On 18 May 2020 the portraits of the exhibition "Faces of Europe" arrived at the famous Prague Palais Czernin (seat of the Ministry of Foreign Affairs of the Czech Republic).During the German occupation the notorious so-called Reichsprotektor Reinhard Heydrich resided here.
The exhibition "Faces of Europe. Daughters remember their Mothers, Prisoners of the Ravensbrück Concentration Camp" – developed by the Ravensbrück Memorial Museum together with the International Ravensbrück Committee (IRC) – was originally planned to be opened on the occasion of the 75th anniversary of the liberation of the Ravensbrück women's concentration camp. Due to the Corona pandemic, however, the events of the anniversary had to be cancelled. In Prague the exhibition will be shown as a preview for invited guests in autumn. On the 76th anniversary of the liberation in April 2021, it will then be opened in Ravensbrück. One of the "Faces of Europe" is Míla Kalibová (1922-2019), a long-time IRC member, whose granddaughter Šárka Kadlecová is now active in the IRC herself and organised the transport of the pictures.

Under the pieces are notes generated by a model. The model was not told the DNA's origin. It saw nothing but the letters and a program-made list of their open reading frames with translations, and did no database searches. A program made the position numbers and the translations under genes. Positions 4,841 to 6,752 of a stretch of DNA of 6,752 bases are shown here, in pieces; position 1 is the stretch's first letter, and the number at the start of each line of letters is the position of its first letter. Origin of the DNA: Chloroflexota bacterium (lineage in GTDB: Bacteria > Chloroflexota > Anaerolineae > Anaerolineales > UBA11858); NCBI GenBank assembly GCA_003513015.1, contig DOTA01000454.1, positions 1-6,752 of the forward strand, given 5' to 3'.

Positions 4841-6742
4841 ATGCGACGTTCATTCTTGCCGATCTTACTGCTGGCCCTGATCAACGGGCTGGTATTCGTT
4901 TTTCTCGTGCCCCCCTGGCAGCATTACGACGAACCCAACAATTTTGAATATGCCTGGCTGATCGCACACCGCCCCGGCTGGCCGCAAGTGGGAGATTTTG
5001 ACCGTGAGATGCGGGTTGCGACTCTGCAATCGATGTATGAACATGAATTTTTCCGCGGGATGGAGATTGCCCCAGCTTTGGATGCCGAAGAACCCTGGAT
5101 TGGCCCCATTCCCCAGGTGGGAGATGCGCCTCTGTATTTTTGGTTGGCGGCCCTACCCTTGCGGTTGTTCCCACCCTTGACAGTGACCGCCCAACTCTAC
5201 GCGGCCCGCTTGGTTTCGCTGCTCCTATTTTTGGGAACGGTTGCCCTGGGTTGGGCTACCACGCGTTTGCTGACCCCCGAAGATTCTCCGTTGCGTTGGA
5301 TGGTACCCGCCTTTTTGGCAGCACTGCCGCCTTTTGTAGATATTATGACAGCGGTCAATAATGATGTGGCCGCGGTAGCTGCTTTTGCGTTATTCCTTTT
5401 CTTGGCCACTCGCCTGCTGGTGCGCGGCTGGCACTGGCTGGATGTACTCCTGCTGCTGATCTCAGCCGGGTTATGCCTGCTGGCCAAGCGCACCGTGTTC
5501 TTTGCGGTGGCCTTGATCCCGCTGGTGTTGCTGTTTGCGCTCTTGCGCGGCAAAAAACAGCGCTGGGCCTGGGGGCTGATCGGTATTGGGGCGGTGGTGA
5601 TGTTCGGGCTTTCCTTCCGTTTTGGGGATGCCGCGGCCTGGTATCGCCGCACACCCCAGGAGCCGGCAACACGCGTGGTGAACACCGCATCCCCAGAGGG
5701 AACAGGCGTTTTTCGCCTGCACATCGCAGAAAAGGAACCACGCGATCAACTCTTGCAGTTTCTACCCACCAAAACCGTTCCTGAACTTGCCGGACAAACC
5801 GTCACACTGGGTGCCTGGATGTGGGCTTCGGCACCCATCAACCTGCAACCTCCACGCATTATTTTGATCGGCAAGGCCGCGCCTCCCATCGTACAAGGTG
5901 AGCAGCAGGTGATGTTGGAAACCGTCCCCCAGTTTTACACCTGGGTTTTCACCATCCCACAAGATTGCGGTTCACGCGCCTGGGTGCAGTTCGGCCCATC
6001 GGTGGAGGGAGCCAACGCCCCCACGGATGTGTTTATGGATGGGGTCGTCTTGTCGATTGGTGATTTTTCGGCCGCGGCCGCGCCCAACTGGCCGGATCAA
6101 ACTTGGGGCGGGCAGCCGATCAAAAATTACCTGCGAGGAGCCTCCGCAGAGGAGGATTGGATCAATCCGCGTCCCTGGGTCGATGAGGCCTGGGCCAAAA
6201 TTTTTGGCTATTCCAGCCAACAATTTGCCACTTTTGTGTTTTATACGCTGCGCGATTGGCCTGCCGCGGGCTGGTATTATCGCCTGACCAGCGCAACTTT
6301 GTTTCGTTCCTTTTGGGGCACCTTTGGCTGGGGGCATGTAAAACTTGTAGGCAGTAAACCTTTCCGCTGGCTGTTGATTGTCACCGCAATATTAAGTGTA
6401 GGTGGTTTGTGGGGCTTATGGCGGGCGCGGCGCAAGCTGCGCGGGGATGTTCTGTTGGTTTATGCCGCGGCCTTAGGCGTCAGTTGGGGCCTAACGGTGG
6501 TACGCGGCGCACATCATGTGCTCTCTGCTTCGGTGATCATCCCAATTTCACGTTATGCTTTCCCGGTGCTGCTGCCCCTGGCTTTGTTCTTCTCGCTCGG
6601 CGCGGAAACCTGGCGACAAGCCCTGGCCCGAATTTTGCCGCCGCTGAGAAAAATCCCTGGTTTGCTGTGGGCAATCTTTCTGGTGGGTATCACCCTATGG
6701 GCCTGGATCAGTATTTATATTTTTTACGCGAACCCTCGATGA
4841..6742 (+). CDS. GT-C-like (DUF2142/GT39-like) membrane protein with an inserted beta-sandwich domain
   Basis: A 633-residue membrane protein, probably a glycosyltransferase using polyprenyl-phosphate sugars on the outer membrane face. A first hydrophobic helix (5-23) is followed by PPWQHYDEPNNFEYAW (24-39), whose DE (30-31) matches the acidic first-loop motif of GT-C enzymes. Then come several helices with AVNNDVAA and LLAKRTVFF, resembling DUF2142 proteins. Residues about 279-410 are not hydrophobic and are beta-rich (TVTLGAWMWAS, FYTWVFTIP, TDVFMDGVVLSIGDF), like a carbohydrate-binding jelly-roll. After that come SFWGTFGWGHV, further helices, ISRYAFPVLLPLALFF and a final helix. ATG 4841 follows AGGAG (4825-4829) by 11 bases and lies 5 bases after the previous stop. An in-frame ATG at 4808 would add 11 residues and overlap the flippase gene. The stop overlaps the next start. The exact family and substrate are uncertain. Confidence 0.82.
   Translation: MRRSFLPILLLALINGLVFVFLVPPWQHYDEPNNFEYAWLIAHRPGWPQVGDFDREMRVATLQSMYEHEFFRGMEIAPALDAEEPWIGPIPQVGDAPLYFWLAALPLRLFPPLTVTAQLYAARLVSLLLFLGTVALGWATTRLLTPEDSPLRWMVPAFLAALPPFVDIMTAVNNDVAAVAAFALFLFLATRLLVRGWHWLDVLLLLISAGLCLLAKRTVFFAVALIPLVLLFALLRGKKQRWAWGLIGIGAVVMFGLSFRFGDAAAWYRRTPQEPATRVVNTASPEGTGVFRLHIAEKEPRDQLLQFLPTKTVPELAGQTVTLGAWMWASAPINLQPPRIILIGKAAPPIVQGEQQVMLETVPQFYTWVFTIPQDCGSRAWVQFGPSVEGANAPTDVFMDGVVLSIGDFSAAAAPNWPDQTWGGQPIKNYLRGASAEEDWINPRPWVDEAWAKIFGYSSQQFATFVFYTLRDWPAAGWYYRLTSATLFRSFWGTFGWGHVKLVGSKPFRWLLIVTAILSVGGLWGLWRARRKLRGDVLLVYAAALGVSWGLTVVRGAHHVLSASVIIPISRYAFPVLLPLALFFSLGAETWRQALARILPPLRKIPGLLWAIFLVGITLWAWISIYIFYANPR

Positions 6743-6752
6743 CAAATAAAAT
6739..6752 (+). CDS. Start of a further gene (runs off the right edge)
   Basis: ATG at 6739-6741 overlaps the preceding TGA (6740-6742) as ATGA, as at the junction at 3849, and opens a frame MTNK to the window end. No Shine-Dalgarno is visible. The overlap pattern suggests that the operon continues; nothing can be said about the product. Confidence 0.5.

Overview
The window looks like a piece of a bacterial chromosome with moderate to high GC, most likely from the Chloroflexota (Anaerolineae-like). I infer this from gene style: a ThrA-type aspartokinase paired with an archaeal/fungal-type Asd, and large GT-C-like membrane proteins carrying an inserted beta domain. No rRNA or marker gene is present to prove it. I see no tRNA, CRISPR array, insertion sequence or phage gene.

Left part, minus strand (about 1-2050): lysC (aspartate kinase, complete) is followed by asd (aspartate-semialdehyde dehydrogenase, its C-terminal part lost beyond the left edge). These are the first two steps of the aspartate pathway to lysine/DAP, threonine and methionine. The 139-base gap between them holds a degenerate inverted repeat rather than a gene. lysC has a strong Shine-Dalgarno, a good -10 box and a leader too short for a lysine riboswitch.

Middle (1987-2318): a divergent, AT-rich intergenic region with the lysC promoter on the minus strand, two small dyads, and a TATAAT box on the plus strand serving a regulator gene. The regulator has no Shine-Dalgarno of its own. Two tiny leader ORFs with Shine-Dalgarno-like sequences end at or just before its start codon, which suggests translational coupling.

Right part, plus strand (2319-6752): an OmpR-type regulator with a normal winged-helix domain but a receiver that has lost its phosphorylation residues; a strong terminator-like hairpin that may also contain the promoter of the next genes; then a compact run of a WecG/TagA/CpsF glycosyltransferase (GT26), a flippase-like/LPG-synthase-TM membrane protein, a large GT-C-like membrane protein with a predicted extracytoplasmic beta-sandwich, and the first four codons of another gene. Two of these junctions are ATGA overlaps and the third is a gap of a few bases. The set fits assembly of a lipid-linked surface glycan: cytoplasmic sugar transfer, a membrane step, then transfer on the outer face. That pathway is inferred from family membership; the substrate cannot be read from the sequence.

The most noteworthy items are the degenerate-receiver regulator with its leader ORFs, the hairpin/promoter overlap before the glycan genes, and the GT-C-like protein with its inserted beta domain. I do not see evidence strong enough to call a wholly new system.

Míla Kalibová (née Suchánková) was deported to Ravensbrück at the age of nineteen together with her mother Anna, her younger sister Jaroslava and 193 other women from Lidice. This village was chosen by the Gestapo as a place of revenge by the Nazi regime for the assassination of Reich Protector Reinhard Heydrich, which had been successfully carried out by the Czechoslovak resistance fighters Gabčík and Kubiš. The male inhabitants of the village were shot on the spot and some children were selected for „Germanization“, most were murdered. The village was plundered, burned and razed to the ground. All three of the Suchánková women survived three years in Ravensbrück. On 1 June 1945 they returned to Czechoslovakia.Back to list